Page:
Aurelie: A Faerie Tale
Author: Heather Tomlinson
Publisher: Square Fish
Pages: 184 (Hardback)
Release Date: September 2, 2008
How Received: Library
Summary: Once upon a time, three children and a little river dragon were the best of friends—until a promise was broken. Now they are almost grown up and barely speaking to one another. With her country in turmoil, Aurelie is sent on a peacekeeping mission. But how can she prevent a war when she can’t even make her friends get along? Heartsick at losing her dearest companions, especially the handsome Garin, Aurelie finds comfort in her secret, late-night trips to fairyland. But a princess can’t hide from her duties forever. Her country needs her, and so do her friends—whether they know it or not.
Aurelie is a short fairytale novel about four childhood friends – three children and one dragon (or drac). I think the premise of the novel was pretty good; it was the execution of it that lacked. A lot.
Nothing is really explained in this novel. We know there are Fae, but we aren’t explained what each one is. The only explanation is a very mini one for drac’s. It was difficult distinguishing what each country was. Names of places, people, and faeries are thrown at us without any real meaning. The children are sworn to secrecy about their ability to see Fae, and that it’d be disastrous if anyone knew about it. But what was so disastrous, besides becoming blind?
Descriptions were non-existent – we didn’t know what the Fae looked like, what the main characters looked like, what the countryside (besides Skoe) looked like. It was just a jumbled mess of non-description.
The characters were very one dimensional – they just lacked all around. We know that Netta is shy, Garin is brave, Aurelie is proud, and Loic is mischievous. But that’s it. I hated how everything was forgiven so easily – and that it took place off screen. If these friends didn’t speak for 2 years, why were they all happy and dandy after a few sentences of speaking? And why were they separated? I understand why they refused to see Loic, and why Netta didn’t want to see Aurelie and Garin, but why did the latter two not speak to each other?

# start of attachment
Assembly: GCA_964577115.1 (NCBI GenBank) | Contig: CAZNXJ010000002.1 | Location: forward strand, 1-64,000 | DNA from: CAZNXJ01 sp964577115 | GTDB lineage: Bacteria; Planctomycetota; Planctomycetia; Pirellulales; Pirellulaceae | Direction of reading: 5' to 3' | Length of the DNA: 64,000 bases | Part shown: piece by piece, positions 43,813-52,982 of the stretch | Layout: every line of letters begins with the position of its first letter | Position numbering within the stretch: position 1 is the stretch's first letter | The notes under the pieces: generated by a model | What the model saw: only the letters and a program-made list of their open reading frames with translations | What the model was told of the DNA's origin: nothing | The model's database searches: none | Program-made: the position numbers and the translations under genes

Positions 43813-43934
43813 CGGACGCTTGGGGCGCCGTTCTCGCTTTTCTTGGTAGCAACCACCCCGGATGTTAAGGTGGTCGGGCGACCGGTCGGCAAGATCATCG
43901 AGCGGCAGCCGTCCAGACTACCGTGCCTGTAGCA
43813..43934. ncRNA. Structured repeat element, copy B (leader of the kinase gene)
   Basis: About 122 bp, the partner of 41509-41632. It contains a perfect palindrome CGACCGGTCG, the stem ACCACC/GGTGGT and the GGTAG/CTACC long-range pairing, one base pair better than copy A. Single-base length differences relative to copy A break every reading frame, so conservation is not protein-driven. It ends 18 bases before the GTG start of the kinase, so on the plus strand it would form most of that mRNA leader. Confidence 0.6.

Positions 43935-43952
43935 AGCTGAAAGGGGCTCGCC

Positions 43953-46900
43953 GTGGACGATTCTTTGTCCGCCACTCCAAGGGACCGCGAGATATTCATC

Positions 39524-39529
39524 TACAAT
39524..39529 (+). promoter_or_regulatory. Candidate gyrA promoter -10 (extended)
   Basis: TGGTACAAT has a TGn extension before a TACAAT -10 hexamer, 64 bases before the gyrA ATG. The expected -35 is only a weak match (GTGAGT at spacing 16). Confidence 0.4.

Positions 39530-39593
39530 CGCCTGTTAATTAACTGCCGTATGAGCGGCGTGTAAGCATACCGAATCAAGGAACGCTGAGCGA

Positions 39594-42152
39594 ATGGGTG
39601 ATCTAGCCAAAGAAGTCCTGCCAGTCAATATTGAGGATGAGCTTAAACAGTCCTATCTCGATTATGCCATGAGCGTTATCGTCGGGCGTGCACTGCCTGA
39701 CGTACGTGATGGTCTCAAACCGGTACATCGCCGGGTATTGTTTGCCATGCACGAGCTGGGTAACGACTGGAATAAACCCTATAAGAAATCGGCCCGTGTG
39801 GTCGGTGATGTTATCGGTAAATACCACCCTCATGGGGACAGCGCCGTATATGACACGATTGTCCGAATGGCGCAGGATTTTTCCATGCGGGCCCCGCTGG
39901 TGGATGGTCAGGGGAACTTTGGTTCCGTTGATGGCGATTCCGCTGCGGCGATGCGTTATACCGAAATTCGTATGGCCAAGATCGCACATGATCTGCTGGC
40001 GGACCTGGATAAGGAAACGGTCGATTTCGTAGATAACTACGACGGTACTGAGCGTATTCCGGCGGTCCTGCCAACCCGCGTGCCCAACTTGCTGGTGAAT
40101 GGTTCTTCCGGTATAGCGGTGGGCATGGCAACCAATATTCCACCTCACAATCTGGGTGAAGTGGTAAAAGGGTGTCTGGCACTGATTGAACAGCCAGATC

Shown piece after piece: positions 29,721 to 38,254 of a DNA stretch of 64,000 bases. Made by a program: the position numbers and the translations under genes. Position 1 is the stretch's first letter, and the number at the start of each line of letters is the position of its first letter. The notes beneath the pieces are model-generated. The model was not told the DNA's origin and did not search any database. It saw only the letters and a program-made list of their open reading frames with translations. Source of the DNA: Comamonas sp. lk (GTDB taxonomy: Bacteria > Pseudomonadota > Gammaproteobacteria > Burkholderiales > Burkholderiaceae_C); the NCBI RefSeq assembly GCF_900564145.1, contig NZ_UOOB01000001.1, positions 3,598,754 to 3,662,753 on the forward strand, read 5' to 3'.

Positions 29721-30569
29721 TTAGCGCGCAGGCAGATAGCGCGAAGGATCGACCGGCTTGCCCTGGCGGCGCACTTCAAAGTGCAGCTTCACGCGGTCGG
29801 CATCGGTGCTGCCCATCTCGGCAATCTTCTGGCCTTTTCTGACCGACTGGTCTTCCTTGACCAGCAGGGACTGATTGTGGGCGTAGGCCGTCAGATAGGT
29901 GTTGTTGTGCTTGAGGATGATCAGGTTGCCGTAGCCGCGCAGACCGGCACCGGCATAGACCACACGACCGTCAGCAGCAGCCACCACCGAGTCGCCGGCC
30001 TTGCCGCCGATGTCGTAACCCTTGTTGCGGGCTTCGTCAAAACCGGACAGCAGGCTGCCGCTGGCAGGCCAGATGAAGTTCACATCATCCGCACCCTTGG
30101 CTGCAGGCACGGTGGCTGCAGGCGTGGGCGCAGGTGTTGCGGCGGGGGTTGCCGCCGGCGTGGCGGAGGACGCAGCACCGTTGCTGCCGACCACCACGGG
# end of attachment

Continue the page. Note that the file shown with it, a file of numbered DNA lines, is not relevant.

Time isn’t distinct in this novel. One moment, we were reading about Aurelie in her room and the next paragraph, she was suddenly somewhere else, with no word whatsoever as to how she got there. One minute she’s in the dining room of the guesthouse, the next she’s at the docks with no explanation that she’s moving.
Cover Musings: I thought the old cover had a certain charm that fairytale’s do, but I can’t say I’m very fond of the new cover. I like how they incorporated the white eagles – the symbol for Jocondagne – but the model and the awkward color scheme is just... eh.
“No, its not their lies that trouble me; it’s the ingratitude. Show them marvels, they’ll take it for their due. Share your innermost self, and they forget you. Best friends one day, and the next—what’s the quaint expression? They ‘grow up’.” (pg. 82)
Overall Thoughts/Final Comments: This novel had every potential of being good, but it was too choppy and fragmented and lacked too many things. I did like the story though, once I looked past the fact that it was a story only half there.